1952 and 1953 Truck plates. Both years of Truck plates were made with and without the word “TRUCK.” The ones without “TRUCK” are told from car plates by their colors only.
  
     
    
Correct color 1957 truck plate
   
Another example of a plate being the wrong color is this 1957 truck plate #7-3345.  It's anyone's guess as to why, but it appears that the plate was first coated with the correct green paint, then oversprayed with a dark blue color.  There's no doubt it was manufactured this way but why is a mystery.  Note the back of the plate is only partially oversprayed.
 
    
                   
 
1957 Passenger varieties.  If one wishes to consider one-digit and two-digit county codes as separate varieties, we can count a total of five variations for 1957:  Single-digit county code; 2-digit side-by-side county code; 2-digit stacked county code for plate serials in some high 4-digit numbers as well as all serials 10000 and higher; and a late-year die change with serial number digits ¼ inch shorter than those on the earlier plates (this type includes all stacked county code plates).  On plates with the stacked county codes it was necessary to eliminate the superfluous “57” in the lower left corner and shift the slogan at the top slightly to the right.  #26-910 courtesy Jim Gummoe,   #16-10118 courtesy George Sammeth.
  
  
Reflective Passenger Painted Passenger Reflective Truck Painted Truck
 
1961-1964 Passenger and 1961-1963 Truck. New Mexico introduced undated plates for use in 1961. These same plates were to be reused for several more years, through the application of dated revalidation stickers in 1962 and later. The undated base plates themselves were produced in two styles—some with a Scotchlite® reflective background, and others with a plain painted background. A common misconception is that the two types were issued concurrently through all the years they were in use (1961-1964 for Passenger cars, and 1961-1963 for Trucks), but in fact, the reflective plates were issued only in 1961 and 1962, while the painted plates were issued only in 1963 and 1964. (A very small number of painted plates are known to have been issued very late in 1962.) The reason for the switch was cost, as the proprietary sheeting for the reflective tags cost 46 cents per plate, whereas it cost only 16 cents per plate to paint them. Both the reflective and painted Passenger car plates were red on white, while both of the Truck plate varieties were green on greenish white. Several other types of plates, including those used for Trailers, followed the same pattern as the Passenger car plates during this time period.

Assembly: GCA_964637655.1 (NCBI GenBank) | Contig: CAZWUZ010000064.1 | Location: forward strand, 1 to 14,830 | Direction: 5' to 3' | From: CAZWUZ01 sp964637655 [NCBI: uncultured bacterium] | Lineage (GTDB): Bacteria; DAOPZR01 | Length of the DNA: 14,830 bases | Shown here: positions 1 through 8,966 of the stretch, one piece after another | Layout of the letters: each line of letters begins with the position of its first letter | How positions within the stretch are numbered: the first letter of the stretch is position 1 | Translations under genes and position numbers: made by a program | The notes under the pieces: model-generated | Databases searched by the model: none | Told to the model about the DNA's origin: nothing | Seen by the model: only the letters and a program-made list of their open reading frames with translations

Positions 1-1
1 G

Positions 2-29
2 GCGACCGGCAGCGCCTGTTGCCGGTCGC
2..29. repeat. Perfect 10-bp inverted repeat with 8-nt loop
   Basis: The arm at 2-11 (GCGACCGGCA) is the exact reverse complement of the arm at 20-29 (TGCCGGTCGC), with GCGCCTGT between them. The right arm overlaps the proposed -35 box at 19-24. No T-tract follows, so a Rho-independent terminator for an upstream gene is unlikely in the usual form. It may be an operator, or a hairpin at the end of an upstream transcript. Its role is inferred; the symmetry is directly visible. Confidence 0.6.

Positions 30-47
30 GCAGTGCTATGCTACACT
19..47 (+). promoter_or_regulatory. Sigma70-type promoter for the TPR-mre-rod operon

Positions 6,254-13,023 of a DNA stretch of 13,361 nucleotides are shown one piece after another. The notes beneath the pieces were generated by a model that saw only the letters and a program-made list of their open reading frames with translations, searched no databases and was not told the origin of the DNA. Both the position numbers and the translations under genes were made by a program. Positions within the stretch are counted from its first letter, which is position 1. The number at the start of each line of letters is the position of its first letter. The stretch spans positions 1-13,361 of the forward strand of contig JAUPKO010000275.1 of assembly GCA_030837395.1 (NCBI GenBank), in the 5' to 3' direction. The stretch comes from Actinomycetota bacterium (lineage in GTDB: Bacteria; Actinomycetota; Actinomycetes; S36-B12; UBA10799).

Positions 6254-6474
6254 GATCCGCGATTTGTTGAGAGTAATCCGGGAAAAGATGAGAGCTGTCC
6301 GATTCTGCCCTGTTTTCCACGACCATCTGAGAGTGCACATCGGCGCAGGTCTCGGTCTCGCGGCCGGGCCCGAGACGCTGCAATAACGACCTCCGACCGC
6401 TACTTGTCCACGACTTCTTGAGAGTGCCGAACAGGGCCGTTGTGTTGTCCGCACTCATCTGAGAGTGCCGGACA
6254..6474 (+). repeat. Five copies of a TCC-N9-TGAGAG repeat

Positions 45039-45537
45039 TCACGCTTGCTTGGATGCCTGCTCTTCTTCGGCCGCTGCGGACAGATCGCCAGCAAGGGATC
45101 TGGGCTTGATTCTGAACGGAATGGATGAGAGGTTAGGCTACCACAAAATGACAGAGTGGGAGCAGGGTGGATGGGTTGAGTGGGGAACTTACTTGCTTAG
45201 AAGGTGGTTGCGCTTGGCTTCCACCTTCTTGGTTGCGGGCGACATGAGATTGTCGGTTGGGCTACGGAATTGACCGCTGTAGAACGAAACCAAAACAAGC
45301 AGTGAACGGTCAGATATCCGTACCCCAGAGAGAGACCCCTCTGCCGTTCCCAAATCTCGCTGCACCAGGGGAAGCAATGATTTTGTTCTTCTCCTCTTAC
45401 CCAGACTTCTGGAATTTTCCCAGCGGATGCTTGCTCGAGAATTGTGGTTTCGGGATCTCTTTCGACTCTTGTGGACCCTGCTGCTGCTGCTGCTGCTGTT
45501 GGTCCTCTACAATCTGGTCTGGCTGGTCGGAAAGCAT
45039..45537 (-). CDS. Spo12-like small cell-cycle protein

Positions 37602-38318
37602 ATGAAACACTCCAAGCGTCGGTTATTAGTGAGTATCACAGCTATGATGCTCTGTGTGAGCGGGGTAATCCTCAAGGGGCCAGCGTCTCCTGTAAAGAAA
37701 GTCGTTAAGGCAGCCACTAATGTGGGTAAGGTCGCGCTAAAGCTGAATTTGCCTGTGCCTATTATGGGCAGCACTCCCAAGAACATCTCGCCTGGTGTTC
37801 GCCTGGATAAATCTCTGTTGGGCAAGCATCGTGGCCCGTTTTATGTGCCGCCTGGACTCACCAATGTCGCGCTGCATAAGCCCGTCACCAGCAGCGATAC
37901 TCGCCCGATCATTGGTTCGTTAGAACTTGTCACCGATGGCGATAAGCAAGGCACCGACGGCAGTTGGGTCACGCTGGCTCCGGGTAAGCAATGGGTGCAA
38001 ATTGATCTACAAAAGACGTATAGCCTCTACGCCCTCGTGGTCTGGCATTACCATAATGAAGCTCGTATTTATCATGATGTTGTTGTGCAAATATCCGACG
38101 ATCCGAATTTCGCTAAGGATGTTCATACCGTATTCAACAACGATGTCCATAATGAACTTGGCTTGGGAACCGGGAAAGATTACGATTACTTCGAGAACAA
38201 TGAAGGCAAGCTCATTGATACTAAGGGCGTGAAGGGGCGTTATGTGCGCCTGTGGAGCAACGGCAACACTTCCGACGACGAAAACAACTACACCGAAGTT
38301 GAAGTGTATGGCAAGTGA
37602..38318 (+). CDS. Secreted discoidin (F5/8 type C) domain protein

1963 Validation Stickers.  New Mexico issued two varieties of stickers for 1963, with most of them being made of paper, and a smaller number made of vinyl (plastic).  The paper stickers deteriorated rapidly, exposed as they were to the elements, whereas the vinyl stickers proved to be much more durable.  Please see the Stickers page for other variations of stickers within given years.
 
 
    
 
By 1960 Bernalillo County registrations had become so numerous that there was insufficient space for an all-numeric serial number, thereby necessitating the introduction of an alphabetic character for serial numbers higher than 99999. The general format was 2*A12345, i.e., with the alpha character after the zia symbol. In 1971, however, plates using the letter "Z" were produced in two varieties, some with the Z following the zia, and others with Z preceding the zia. The latter examples were probably made this way in error, and it would not be surprising to find plates with other letters (and from other years) with a similar non-standard layout.
 
 
    
 
1972 Passenger base plates were produced with two different bolt hole shapes:  round holes in the earliest issues, oblong in the later issues.
 
 
    
 
During part of 1974 New Mexico suffered the embarrassment of having to issue paper license plates, then replace them later with metal plates bearing the same serial number.  For more on this fiasco, see the page on Paper Plates
   
   
    
 
In 1997, thousands of passenger car plates were made (for 1998 expirations) with the graphic sheeting that had been designed for the trailer plates, but without the embossing of the word “TRAILER.” These included plates in the 001-KFH to 999-KGC and the 001-KGN to 999-KHM series, but whether this was done in error or because the supply of passenger car style reflective sheeting had been temporarily exhausted is unknown.
   
   
    
 
New Mexico began issuing its turquoise statehood centennial plates in 2010, with most of these having initial expirations in 2011.  By 2016 the “Centennial 1912-2012” slogan was no longer timely so it was removed, and the “Land of Enchantment” slogan was moved up from the bottom of the plate to replace it.  The majority of the these new variety plates, of course, have initial expirations in 2017.
 
 
Photo Credits: 1917 #12839 and 1919 #13806 courtesy Barry Deutsch.  1946 Truck #30947 and 1953 Truck #9-1015 courtesy Michael Breeding. All others by Bill Johnston.